Sunday, October 16, 2011

Slow Food: A Baker In The Family

One of the great rewards of baking for yourself is knowing exactly what ingredients are in your food; you can choose organic, unbleached, whole-grain, and locally-grown flours. You can compensate for special dietary needs, like our household's need to be completely peanut- and nut-free. You can get adventurous and experiment with loaves usually not found at your local bakery.

rustic whole grain sourdough loaf
garlic and French onion ciabatta
whole wheat cheese and mustard loaf
green tea sweet buns

If you're as lucky as I am, you have a partner who does it for you, just for fun, every weekend, and the only drawback is the occasional need to clean sourdough snot starter out of the sink. My husband finds it relaxing and is becoming fairly accomplished as a baker, as you can see from the photos above of his work. He's particularly proud of his green tea sweet buns, which were inspired by the ones we ate on our trip to Japan and adapted from a regular bread roll recipe, and the pretzels, which took him forever to perfect. His beer pretzel recipe was posted on his blog a while back.
Today is Blog Action Day 2011, and the topic is food - not slow food, but hunger and famine. I'm not going to write extensively about it; I just wanted to express gratitude for how extraordinarily fortunate we are as North Americans when it comes to our food security. We are blessed to even be able to nitpick over where our food comes from. I also wanted to point out that the slow food movement isn't as divorced from food insecurity as you might think, and link out to a few great posts from today.

{Food insecurity is defined magnificently in the Red Cross UK video in this BAD11 post - please go watch it. 
Agencies like the Red Cross who are working to increase the resilience of at-risk communities need our unwavering support.} 

By growing and making your own food, and supporting local farmers and CSAs and farmers markets and grocery delivery services, and going to locally-owned restaurants where the chefs specialize in local ingredients, you actually help to ensure the food security of your community should hard times ever come. You help to control the global rise in food prices. Also, by reducing the amount of food you are importing from elsewhere, you reduce your food's carbon footprint. By supporting slow food projects in other communities - like the projects championed in this blog post - you bring those benefits to developing and at-risk nations. Choosing slow food is a small step in the right direction, but cumulatively our choices can make a huge difference.

Wednesday, October 5, 2011

Monthly Slow News Summary: October 2011

On Slow Food:

via Cracked: "That loaf and the chopping block have an equal wood content."

On Slow Travel:

On Slow Fashion:

On Slow Living:

via Simple Organic

On Slow Design:

  • Also shown at London Design Festival was Lies-Marie Hoffmann's "Homage To The Elm Trees" (found via Inhabitat). What a stunning example of slow design! The butterfly joints make me weak-kneed - and wouldn't you love to see something similar made from the boulevard trees your city has lost to disease?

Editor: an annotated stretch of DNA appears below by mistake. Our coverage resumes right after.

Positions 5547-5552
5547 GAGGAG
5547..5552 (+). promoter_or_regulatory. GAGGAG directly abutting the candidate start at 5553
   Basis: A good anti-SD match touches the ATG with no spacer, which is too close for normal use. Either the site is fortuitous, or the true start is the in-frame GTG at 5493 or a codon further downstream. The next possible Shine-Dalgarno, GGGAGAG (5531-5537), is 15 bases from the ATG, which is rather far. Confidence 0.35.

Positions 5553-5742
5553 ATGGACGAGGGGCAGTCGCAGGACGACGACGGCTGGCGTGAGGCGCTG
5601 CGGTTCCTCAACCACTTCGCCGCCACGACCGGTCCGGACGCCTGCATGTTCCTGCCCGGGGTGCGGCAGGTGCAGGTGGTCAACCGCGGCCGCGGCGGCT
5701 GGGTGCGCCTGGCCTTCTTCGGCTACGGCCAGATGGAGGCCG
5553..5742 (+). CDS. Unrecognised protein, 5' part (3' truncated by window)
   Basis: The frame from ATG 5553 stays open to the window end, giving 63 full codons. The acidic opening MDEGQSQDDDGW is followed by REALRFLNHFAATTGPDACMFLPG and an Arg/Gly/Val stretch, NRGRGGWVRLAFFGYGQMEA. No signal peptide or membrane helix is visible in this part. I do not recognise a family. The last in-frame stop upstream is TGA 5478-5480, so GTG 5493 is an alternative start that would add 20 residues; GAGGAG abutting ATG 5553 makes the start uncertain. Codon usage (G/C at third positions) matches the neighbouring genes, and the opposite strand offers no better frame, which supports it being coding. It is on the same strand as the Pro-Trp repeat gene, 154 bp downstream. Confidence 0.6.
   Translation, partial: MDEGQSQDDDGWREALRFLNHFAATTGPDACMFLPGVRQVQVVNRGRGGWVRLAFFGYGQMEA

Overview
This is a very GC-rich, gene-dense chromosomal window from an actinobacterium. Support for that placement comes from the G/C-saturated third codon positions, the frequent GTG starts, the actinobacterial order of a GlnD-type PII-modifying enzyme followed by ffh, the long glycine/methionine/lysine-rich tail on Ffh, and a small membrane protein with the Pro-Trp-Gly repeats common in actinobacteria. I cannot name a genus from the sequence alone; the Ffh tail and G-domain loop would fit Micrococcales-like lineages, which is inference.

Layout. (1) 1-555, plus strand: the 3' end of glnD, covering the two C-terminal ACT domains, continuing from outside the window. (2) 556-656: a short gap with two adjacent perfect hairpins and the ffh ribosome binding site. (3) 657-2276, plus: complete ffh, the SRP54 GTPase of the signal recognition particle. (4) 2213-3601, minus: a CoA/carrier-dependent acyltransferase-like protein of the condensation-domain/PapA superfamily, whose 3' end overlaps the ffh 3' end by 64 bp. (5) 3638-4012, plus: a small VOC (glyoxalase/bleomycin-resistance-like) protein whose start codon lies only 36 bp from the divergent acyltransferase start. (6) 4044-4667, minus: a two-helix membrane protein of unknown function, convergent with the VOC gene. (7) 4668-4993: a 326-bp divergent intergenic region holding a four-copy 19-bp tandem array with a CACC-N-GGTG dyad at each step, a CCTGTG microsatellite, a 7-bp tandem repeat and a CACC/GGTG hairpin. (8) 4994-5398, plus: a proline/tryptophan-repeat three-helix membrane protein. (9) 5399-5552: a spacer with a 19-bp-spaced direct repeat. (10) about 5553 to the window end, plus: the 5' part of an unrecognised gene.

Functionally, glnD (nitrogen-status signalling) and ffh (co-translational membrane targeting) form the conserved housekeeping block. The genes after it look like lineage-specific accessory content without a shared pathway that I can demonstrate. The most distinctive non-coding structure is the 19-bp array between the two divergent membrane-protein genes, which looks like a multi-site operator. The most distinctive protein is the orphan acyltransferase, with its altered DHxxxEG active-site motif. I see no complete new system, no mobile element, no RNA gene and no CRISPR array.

Sunday, October 2, 2011

Slow Fashion: A Working Vintage Wardrobe

It's October, and that means the thrift shops that don't usually have older vintage clothing will pull iconic pieces out of their storage and hang them for sale in their costume section. I can see why - sometimes older clothes can look very costumey - but styled with modern pieces, or even vintage pieces from other eras, they look chic instead. Older pieces also usually have the advantage of having been carefully constructed by skilled seamstresses in unionized North American workshops from high-quality materials.

I'm starting to build a respectable wardrobe of basic vintage pieces to mix with my modern clothing. So far for accessories, I have a great navy blue '50s frame bag, a porkpie hat and a wool felt beret, a solid collection of brightly-coloured '20s-to-'70s bakelite and lucite bangles, and some older necklaces and brooches that came my way from my mom and grandmothers. Most of my 'vintage' clothes are less authentic: a 90s-repro mod dress that looks fab with leggings, some sweet velvet or tweed blazers of indeterminate age, the 30s-style knit accordion pleat skirt and 40s-esque high-waisted trousers I bought at Winners this week. When I'm thrifting, I mostly shop for my kids (because I have them with me), so my daughter has a much more impressive collection than I do (with her 60s and 70s sundresses, embroidered Portuguese peasant blouse, full-circle square dancers' skirt trimmed with ricrac, and pink multilayer tulle petticoat). However, the other day I scored these two beauties:

...a Canadian-union-made Edwardian-style ruff-neck puffed-sleeve blouse that can be worn as intended, or back-to-front for an interesting keyhole effect, probably made in the 1970s; and a 1960s-or-70s-era full-length swiss dot slip. Both are super soft poly-cotton blends. I think I'll try to find a way to wear them to today's Tweed Ride. (Yes, it's hours away and I have no clue what I am wearing for it!) (Update: I ended up not wearing these because they're better suited to warm weather - I'll keep them in mind for the planned springtime Tweed seersucker social.)

To make all of these part of my working wardrobe, of course, I need to actually find ways to wear them for everyday, as well. Of course there's a whole world of vintage fashion blogs out there to explore for inspiration, and I'm just starting to dive into it. Here are a handful of resources I think I'll find pretty useful; the first few talk more about classic vintage shapes and how they were worn back-in-the-day, and most of the rest talk more about fitting them into a modern wardrobe. (I've updated this list as I've found more great information; newly added links are in italics.)